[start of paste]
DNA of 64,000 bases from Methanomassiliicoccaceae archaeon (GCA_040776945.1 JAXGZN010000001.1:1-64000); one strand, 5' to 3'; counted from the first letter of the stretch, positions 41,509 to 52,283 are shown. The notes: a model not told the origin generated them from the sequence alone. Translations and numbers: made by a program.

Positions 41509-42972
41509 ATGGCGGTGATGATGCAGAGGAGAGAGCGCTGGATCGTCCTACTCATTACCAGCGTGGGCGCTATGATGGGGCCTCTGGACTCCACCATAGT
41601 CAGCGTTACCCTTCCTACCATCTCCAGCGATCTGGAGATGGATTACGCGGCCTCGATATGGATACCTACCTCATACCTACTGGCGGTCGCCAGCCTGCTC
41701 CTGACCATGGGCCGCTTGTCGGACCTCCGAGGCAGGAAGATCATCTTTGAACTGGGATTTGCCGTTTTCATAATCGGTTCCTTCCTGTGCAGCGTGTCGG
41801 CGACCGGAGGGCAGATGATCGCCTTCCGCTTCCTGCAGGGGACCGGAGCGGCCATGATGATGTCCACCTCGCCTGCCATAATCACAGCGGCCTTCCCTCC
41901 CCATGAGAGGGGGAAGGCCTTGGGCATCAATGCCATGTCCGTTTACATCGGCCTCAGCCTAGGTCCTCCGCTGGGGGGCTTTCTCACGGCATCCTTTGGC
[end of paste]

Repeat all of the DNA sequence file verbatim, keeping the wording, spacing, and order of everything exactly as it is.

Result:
DNA of 64,000 bases from Methanomassiliicoccaceae archaeon (GCA_040776945.1 JAXGZN010000001.1:1-64000); one strand, 5' to 3'; counted from the first letter of the stretch, positions 41,509 to 52,283 are shown. The notes: a model not told the origin generated them from the sequence alone. Translations and numbers: made by a program.

Positions 41509-42972
41509 ATGGCGGTGATGATGCAGAGGAGAGAGCGCTGGATCGTCCTACTCATTACCAGCGTGGGCGCTATGATGGGGCCTCTGGACTCCACCATAGT
41601 CAGCGTTACCCTTCCTACCATCTCCAGCGATCTGGAGATGGATTACGCGGCCTCGATATGGATACCTACCTCATACCTACTGGCGGTCGCCAGCCTGCTC
41701 CTGACCATGGGCCGCTTGTCGGACCTCCGAGGCAGGAAGATCATCTTTGAACTGGGATTTGCCGTTTTCATAATCGGTTCCTTCCTGTGCAGCGTGTCGG
41801 CGACCGGAGGGCAGATGATCGCCTTCCGCTTCCTGCAGGGGACCGGAGCGGCCATGATGATGTCCACCTCGCCTGCCATAATCACAGCGGCCTTCCCTCC
41901 CCATGAGAGGGGGAAGGCCTTGGGCATCAATGCCATGTCCGTTTACATCGGCCTCAGCCTAGGTCCTCCGCTGGGGGGCTTTCTCACGGCATCCTTTGGC